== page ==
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Business Beat: A National Day of Action

Canada’s chambers of commerce, representing over 200,000 Canadian businesses, are coming together today to demonstrate widespread support for Canada’s resource sectors and asking our governments to do more for these embattled sectors and the Canadians they employ.

Our natural resource sector provided 1.81 million jobs in 2017, accounted for 17% of the GDP, provided $22 billion/year to government during 2012-2016 and contributed $236 billion in 2017 exports (47% of the value of Canada’s total merchandise exports). In the southeast Alberta Palliser region, natural gas production accounted for 9.6 billion m3 in 2017 with oil production at 3.2 million m3. It’s easy to see that the significance of this sector demands that any decisions related to it must not be made lightly, considering the national and global importance of this valuable asset.

Canada’s tremendous quality of life is overwhelmingly determined by the prosperity generated by our natural resources sectors, but we are failing to treat these sectors as strategic national assets, with mismanagement of the value of our natural resources rooted in Canada’s investment-killing regulatory framework.

Canada’s complex network of overlapping regulations from all levels of government has created a costly and uncertain environment in which to operate a business. While Canada ranks as the world’s fifth largest producer of oil and natural gas, and has been known to have a business environment that protects and encourages the large investments necessary in this sector, we are losing the ability to attract investment, as Canada loses its appeal to be the destination of choice for leading global companies across the oil and gas value chain due to the burdensome regulatory framework and uncertainty for business.

Interestingly, more than 80 per cent of the world's major mining, oil and gas-producing countries fail to adequately govern the way they extract and manage natural resources, according to a 2017 index that tracks accountability and corruption. Unfortunately, what is being lost in the current national discussion about Canada’s energy resources and climate change is that Canadian energy products are some of the most ethical and greenest in the world. There is enormous demand for Canadian energy products within growing economies like China and India, which would make a massive contribution to reducing global greenhouse gas emissions. Our concern remains that if we cannot get Canadian resources to market, we are not only doing a disservice to our country, but also to other parts of the world, as their reliance on resources is directed to countries that do not have the same governance and sustainability practices as Canada.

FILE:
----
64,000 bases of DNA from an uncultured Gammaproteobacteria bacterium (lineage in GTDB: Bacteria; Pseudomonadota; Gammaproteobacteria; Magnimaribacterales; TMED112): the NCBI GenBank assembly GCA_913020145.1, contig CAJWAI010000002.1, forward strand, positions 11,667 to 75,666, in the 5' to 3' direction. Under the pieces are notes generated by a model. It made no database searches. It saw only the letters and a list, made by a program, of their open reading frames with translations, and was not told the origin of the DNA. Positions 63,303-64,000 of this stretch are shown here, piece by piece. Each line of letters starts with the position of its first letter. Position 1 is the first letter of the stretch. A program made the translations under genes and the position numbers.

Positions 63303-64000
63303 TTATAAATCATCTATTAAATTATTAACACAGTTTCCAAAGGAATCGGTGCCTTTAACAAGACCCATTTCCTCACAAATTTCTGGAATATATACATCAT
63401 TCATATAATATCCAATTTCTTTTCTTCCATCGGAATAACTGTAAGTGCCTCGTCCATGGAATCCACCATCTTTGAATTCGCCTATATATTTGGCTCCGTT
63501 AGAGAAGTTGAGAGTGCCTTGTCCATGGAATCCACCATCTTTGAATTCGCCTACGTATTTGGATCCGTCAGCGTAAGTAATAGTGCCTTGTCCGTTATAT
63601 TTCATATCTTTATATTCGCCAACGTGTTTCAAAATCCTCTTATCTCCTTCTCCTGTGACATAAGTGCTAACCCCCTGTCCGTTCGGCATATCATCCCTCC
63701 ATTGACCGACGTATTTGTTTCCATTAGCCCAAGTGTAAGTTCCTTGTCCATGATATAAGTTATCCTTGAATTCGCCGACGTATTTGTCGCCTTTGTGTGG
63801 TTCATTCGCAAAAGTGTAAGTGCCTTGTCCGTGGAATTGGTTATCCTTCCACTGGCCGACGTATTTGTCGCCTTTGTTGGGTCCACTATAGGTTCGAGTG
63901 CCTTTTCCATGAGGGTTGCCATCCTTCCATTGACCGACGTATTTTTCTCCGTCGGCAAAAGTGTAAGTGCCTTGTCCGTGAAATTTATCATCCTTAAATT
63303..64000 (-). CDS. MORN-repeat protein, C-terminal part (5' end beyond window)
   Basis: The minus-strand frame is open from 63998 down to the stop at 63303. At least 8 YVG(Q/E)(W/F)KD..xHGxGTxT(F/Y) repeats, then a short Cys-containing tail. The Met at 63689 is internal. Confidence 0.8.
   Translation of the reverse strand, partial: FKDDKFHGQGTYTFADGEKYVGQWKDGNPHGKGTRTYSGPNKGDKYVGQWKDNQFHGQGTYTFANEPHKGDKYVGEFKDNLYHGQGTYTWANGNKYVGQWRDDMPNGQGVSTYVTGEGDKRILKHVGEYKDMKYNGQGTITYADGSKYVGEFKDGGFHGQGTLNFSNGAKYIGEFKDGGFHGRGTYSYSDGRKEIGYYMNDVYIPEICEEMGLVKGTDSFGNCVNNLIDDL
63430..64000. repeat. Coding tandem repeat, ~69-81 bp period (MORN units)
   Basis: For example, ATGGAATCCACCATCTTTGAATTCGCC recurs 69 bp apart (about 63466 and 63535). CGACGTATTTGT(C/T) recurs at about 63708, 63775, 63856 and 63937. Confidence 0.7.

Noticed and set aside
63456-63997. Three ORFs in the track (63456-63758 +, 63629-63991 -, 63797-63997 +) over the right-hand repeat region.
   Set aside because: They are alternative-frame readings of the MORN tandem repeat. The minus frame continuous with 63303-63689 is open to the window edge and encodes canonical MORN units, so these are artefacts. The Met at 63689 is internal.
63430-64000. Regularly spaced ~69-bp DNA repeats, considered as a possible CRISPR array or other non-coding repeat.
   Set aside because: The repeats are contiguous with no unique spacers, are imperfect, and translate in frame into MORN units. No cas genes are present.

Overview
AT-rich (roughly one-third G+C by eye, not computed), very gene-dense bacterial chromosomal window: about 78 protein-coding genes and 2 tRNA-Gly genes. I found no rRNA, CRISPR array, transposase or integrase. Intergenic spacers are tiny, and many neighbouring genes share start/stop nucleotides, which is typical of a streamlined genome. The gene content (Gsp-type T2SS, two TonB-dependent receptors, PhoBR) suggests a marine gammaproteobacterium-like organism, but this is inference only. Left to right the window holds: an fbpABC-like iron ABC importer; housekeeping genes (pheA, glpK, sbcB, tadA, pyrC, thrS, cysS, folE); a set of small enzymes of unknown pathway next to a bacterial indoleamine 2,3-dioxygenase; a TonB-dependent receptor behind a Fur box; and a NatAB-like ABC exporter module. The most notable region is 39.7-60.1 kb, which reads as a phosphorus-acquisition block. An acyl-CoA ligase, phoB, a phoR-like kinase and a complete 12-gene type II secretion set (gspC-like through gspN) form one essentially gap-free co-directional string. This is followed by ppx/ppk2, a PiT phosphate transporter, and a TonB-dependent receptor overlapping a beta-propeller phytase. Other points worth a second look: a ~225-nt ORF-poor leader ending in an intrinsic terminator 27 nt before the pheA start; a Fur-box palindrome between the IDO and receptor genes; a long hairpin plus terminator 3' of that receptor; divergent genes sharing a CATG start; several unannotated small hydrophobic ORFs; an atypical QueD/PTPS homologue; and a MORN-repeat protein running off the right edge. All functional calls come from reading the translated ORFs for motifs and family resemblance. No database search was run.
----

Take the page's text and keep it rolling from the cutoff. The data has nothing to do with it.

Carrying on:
Canada is squandering an opportunity to put more money in the pockets of every single Canadian and fight climate change at the same time because of internal political bickering.

No other country in the world would have wasted the potential of our natural resources the way that our politicians have and too many Canadians are needlessly suffering as a result.

We need to stop the accelerating exodus of investment from Canada and we are urging our Governments, both provincial and federal, to commit to getting our natural resources to international markets by carrying out these four actions:

  • Get our energy resources to tidewater without delay. A good start could be recognizing that TMX is in the national interest and beginning immediate construction in uncontested jurisdictions.
  • Amend Bill C-69 to bring greater clarity, predictability and transparency to the law.
  • Make immediate regulatory changes promised in the Fall Economic Update.
  • The Premiers should make a broad mutual recognition of each province’s standards, across all sectors and to do so within the short term.

Onerous compliance costs, along with inefficient and unpredictable regulatory processes, divert business resources away from more productive activities and our broken regulatory system has suffocated much needed investment. This is especially true for small businesses, which lack the specialized and dedicated compliance resources of larger firms.

The very fabric of our country is threatened by the devastating impact of low oil prices, our inability to get energy resources to global markets and the increasing tensions between east and west. We must remove the polarization on this topic and remain focused on our ultimate goals and the national importance of this matter, along with our global responsibility, in order to reach an agreement on how to move forward.

We are joining hundreds of other chambers of commerce across the country to demand immediate improvements to Canada’s broken regulatory system to ensure our energy resources get to international markets and we encourage the public to do the same. Make your voice heard and stand up for what is best for Canadians, visit us online at;;

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